Louisiana elections, 2012

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1 2012 Elections
2 Eligibility to Vote
2.1 Primary election
2.2 General election
3 Voting absentee
3.1 Eligibility
3.2 Deadlines
3.3 Military and overseas voting
4 Voting early
5 See also
6 References

The state of Louisiana held elections in 2012. Below are the dates of note:

On the 2012 ballot Click here for all
November 6, 2012
Election Results
U.S. Senate Defeatedd Preview Article
U.S. House (9 seats) Approveda
State Executives (1 seat) Approveda Preview Article
State Senate Defeatedd N/A
State House Defeatedd
Ballot measures (9 measures) Approveda Preview Article

2012 Elections

Note: Election information listed on this page does not pertain to 2012 presidential elections. For more about Ballotpedia's areas of coverage, click here.
For election results in the 50 states, see our November 6, 2012 election results page

Elections by type

See also: Louisiana state executive official elections, 2012

There was one state executive position up for election.

Louisiana Public Service Commission General Election, 2012
Party Candidate Vote % Votes
     Republican Green check mark transparent.pngScott Angelle 57.2% 213,485
     Democratic Forest Wright 20.5% 76,336
     Republican Erich Ponti 11.6% 43,287
     Republican Sarah Holliday 7.6% 28,214
     Independent Greg Gaubert 3.2% 11,758
Total Votes 373,080
Election Results via Louisiana Secretary of State.

See also: Louisiana 2012 ballot measures
Type Title Subject Description Result
LRCA Amendment 1 Healthcare Protects the state medicaid trust fund for the elderly from budget cuts. Approveda
LRCA Amendment 2 Firearms Adds additional constitutional protections to state gun rights. Approveda
LRCA Amendment 3 Administration of Gov't Requires more advance filing for bills involving public employee retirement Approveda
LRCA Amendment 4 Taxes Provides property tax exemptions to certain veterans' spouses Approveda
LRCA Amendment 5 Law Allows the legislature to deny retirement benefits to any public employee or official who commits a felony related to their office Approveda
LRCA Amendment 6 Taxes Authorizes the city of New Iberia to grant contracts for the exemption of property annexed by the city Defeatedd
LRCA Amendment 7 Administration of Gov't Restructures the composition of constitutional boards and commissions Approveda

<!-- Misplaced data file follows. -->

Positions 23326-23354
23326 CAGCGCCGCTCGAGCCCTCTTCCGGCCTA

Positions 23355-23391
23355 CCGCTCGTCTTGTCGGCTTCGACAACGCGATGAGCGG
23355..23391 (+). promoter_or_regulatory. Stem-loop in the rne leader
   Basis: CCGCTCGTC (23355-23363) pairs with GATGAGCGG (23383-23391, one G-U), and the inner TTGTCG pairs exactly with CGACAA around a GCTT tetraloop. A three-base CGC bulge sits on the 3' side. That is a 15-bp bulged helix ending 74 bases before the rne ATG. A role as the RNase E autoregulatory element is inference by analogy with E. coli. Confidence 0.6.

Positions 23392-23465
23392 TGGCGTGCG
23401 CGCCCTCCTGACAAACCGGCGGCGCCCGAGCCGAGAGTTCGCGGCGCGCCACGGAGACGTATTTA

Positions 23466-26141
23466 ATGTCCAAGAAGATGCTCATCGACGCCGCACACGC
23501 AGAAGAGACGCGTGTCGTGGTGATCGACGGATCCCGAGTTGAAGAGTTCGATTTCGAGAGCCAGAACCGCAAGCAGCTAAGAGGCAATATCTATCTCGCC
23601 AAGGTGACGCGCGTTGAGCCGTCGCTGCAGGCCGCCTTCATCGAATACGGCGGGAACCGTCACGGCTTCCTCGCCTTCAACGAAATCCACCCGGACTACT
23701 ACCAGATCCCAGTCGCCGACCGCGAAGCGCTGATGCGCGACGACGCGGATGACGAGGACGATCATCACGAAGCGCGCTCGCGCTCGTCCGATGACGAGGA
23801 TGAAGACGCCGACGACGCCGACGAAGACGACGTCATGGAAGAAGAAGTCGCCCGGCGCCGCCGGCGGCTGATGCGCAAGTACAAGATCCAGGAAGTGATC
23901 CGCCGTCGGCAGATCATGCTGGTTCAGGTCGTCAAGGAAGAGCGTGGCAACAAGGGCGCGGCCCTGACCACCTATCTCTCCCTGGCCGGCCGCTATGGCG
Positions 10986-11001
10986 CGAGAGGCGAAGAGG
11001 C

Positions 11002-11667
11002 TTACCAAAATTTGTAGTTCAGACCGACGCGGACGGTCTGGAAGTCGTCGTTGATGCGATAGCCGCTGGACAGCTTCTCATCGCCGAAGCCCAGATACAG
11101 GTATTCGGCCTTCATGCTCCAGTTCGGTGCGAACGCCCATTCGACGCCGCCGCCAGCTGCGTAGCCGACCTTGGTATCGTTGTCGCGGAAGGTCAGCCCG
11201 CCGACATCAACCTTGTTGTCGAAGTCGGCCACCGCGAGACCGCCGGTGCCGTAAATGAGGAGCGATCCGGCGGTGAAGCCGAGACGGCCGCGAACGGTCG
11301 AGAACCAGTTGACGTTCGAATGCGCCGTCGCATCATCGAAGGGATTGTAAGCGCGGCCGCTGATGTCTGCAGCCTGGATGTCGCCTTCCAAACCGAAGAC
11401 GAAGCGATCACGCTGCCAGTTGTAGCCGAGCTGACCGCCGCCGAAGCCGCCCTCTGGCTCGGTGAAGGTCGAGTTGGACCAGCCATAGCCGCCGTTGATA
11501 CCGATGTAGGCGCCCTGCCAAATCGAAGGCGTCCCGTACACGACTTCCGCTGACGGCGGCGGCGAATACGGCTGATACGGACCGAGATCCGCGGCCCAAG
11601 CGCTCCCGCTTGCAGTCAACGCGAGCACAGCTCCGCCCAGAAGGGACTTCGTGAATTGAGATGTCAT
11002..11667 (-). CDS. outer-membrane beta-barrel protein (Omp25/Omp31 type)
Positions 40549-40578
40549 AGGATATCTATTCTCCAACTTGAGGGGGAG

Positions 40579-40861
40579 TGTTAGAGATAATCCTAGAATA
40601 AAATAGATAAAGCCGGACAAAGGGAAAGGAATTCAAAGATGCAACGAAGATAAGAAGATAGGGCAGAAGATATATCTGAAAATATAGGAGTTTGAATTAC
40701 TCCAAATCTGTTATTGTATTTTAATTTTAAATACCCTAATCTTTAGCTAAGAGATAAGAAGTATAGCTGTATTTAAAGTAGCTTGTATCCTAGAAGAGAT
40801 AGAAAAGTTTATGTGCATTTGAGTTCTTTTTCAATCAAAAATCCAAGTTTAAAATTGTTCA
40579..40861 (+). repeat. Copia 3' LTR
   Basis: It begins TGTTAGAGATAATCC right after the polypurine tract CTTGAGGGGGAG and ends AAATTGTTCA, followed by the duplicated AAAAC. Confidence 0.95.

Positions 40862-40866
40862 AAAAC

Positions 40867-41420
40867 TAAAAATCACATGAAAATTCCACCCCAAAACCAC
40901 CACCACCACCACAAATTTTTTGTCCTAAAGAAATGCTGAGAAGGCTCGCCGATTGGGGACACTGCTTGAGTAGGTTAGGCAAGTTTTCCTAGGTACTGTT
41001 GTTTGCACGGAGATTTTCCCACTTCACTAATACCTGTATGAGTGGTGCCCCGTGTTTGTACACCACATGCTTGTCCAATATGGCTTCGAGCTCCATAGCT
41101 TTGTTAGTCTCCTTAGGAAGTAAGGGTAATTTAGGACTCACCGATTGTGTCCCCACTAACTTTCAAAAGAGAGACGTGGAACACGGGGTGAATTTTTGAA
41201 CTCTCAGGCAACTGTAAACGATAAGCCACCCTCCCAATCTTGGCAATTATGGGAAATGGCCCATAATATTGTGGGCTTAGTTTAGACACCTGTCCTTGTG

LRCA Amendment 8 Taxes Allows local governments to opt-in to property tax exemptions for certain businesses Approveda
LRCA Amendment 9 Laws Established certain requirements prior to legislatively creating certain special districts Approveda

Eligibility to Vote


Primary election

See also: Voting in the 2012 primary elections

Louisiana was one of 16 states to use an open primary system. Voters were required to register 30 days prior to the election in order to vote.[1] (Information about registering to vote)

General election

See also: Voting in the 2012 general elections

The deadline to register to vote was 30 days prior to the election day, which in 2012 was October 31 for the December 1st general election.[2]

Voting absentee

See also: Absentee Voting


You are eligible to vote absentee in an election if you cannot make it to the polls on Election Day for one of the following reasons:[4]

  • you are a student, instructor, or professor located and living outside of your parish of registration, or the spouse/dependent thereof;
  • you are a minister, priest, rabbi, or other member of the clergy assigned outside of your parish of registration, or the spouse/dependent thereof;
  • you are or expect to be temporarily outside the territorial limits of the state or absent from your parish of registration during the early voting period and on election day;
  • you moved your residence to another parish more than 100 miles from the parish seat of your former residence after the voter registration books closed;
  • you are involuntarily confined in an institution for mental treatment outside your parish of registration and you are not interdicted and not judicially declared incompetent;
  • you expect to be hospitalized on Election Day and did not have knowledge until after the time for early voting had expired; or you were hospitalized during the time for early voting and you expect to be hospitalized on Election Day; or you were either hospitalized or restricted to bed by your physician during early voting and on Election Day;
  • you expect to be out of your precinct of registration and upon the waters of the state both during the early voting period and on Election Day because of your employment or occupation;
  • you are incarcerated in an institution inside or outside of your parish of registration and you are not under an order of imprisonment for conviction of a felony;
  • you are a program participant in the Department of State Address Confidentiality Program; or
  • you will be sequestered on the day of the election.[5]

—Louisiana Secretary of State

An absentee voting program is also available for voters who are aged 65 years or older, disabled, or residing in a nursing home.


To vote absentee a request must be received no earlier than 60 days prior to the election and no later than four days prior. The ballot must then be returned by 4:30 p.m. on the day before the election. Military personnel, their dependents, U.S. citizens residing outside of the United States and voters who are hospitalized may return an absentee ballot request by 4:30 p.m. the day before the election and submit their ballot by 8:00 p.m. on Election Day.[4]

Military and overseas voting

For full details regarding military and overseas voting, visit the Federal Voting Assistance Program.

Voting early

See also: Early voting

Louisiana is one of 33 states (plus the District of Columbia) that permits some form of early voting. Early voting begins 14 days before an election and ends seven days prior to Election Day.[6]

See also